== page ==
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Escape Rooms – The First 10 Minutes 2017-12-18T17:00:32+00:00

Escape Rooms – The First 10 Minutes

The door has closed behind you and the clock has begun to start ticking. You need to start your bid to escape as you have only got 60 minutes left but where exactly do you start?

The first 10 minutes for any escape game team are absolutely crucial and can decide on whether the team will be successful or not. Since every second counts, it can be tempting to rush around like a bull in a china shop finding locks and trying random combinations. You need to resist this urge and go about things in a structured and methodical way.

So to begin with take a look around the room, does anything appear unusual? does anything look like it doesn’t belong? are there any noticeable patterns or mirror images that could be clues? 

You should identify a “workspace” to keep your finds organised, ideally a flat surface like a table top. Then make a pile of clues that have not been used, a pile of puzzles that have been solved and a pile of puzzles that are currently being attempted. This tactic can help teams be more effective and prevent going over old ground.

Although time is precious make sure you take a moment to inspect objects you find. Very often when you finally open that locked drawer or compartment and you see the item you have been searching for you run off to solve the puzzle. This usually leaves other items left undiscovered.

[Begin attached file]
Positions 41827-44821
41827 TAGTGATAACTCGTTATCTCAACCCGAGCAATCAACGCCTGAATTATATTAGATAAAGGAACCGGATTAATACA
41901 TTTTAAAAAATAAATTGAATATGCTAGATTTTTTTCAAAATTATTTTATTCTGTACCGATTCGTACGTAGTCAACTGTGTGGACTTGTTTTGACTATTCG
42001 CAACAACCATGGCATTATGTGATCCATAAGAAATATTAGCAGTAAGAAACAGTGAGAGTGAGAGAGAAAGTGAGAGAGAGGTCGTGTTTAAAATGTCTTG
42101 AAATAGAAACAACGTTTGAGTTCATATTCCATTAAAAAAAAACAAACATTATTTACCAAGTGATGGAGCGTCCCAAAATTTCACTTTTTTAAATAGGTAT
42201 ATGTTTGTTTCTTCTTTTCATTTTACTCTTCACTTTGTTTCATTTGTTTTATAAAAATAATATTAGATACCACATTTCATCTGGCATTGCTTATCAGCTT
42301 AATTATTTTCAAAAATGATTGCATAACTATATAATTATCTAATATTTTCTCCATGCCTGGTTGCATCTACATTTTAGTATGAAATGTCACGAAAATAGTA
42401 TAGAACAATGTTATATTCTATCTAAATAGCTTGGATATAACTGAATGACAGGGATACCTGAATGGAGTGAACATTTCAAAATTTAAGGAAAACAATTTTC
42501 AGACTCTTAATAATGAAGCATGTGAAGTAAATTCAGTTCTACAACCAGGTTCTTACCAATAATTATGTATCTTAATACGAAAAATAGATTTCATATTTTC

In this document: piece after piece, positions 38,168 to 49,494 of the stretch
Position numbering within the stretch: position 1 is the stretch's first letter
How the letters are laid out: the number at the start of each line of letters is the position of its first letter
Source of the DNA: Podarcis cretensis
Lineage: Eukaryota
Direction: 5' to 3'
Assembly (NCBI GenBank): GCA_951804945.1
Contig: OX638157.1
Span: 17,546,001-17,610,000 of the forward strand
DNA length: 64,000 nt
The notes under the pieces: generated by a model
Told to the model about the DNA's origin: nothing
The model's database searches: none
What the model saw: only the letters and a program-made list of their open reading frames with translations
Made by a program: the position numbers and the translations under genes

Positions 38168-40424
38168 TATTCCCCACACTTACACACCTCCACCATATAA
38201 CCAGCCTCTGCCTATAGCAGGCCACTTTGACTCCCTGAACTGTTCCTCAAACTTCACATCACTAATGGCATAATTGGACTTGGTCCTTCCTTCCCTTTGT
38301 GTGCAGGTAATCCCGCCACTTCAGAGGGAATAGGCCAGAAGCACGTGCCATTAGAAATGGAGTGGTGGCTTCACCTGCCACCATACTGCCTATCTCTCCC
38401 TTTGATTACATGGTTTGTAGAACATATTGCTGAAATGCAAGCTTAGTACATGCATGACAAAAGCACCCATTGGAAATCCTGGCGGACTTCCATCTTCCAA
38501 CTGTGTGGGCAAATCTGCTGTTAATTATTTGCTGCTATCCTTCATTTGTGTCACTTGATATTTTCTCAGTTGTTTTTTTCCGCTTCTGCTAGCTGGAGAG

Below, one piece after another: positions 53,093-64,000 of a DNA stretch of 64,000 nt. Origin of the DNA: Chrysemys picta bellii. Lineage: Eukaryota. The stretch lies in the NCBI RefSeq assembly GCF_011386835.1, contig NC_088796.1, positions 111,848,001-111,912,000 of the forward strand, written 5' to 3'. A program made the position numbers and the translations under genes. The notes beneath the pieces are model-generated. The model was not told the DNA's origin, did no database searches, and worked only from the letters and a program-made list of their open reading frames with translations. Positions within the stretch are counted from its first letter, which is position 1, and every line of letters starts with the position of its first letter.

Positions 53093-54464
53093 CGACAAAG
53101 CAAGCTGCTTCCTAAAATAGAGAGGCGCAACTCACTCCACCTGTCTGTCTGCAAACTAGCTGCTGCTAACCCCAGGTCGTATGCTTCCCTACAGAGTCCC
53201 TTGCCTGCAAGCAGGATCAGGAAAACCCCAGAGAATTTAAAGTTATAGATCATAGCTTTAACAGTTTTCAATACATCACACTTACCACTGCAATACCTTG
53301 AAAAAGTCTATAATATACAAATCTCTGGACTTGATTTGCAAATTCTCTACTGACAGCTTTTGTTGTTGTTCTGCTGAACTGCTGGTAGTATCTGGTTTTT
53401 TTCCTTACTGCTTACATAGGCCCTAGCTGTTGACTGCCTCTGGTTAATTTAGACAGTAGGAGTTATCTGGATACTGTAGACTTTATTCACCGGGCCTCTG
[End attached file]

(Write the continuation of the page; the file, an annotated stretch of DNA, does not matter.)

Now that you have got an organised system in place and everyone knows what to do when searching for items you need to decide on how you are going to take on the room. There are mainly two schools of thought on this – some prefer the divide and conquer approach where the team is split into groups and tasks are assigned. Others however prefer to stay as one group and tackle each clue and puzzle together as many heads are better than one.

Another important task you should carry out within the first 10 minutes of being in the escape room is to find all the locks. You should note down the types of combinations they require. For example, if there is a lock that requires a four letter word to open it the team can be on the lookout for a secret word.

No matter how you go about your escape you need to keep the communication flowing between all team members and this is especially important within the first 10 minutes. Everyone needs to be singing from the same hymn sheet rather than going off task.

 

 

ARE YOU READY TO ESCAPE?